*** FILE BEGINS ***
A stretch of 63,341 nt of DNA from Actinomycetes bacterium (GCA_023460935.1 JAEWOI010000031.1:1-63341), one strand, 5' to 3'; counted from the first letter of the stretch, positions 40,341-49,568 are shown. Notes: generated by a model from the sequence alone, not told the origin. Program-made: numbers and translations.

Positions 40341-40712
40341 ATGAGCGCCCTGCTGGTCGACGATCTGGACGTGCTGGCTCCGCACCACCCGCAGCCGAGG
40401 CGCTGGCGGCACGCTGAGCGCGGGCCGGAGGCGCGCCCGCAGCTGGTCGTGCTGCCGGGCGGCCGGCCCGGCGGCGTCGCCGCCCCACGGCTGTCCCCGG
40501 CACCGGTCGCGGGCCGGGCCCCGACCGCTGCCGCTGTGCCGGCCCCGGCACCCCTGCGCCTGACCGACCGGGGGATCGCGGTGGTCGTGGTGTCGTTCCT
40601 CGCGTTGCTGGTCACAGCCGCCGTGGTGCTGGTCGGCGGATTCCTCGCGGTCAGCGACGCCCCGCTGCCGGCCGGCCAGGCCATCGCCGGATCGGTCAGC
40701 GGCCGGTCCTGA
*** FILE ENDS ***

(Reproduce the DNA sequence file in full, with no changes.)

A stretch of 63,341 nt of DNA from Actinomycetes bacterium (GCA_023460935.1 JAEWOI010000031.1:1-63341), one strand, 5' to 3'; counted from the first letter of the stretch, positions 40,341-49,568 are shown. Notes: generated by a model from the sequence alone, not told the origin. Program-made: numbers and translations.

Positions 40341-40712
40341 ATGAGCGCCCTGCTGGTCGACGATCTGGACGTGCTGGCTCCGCACCACCCGCAGCCGAGG
40401 CGCTGGCGGCACGCTGAGCGCGGGCCGGAGGCGCGCCCGCAGCTGGTCGTGCTGCCGGGCGGCCGGCCCGGCGGCGTCGCCGCCCCACGGCTGTCCCCGG
40501 CACCGGTCGCGGGCCGGGCCCCGACCGCTGCCGCTGTGCCGGCCCCGGCACCCCTGCGCCTGACCGACCGGGGGATCGCGGTGGTCGTGGTGTCGTTCCT
40601 CGCGTTGCTGGTCACAGCCGCCGTGGTGCTGGTCGGCGGATTCCTCGCGGTCAGCGACGCCCCGCTGCCGGCCGGCCAGGCCATCGCCGGATCGGTCAGC
40701 GGCCGGTCCTGA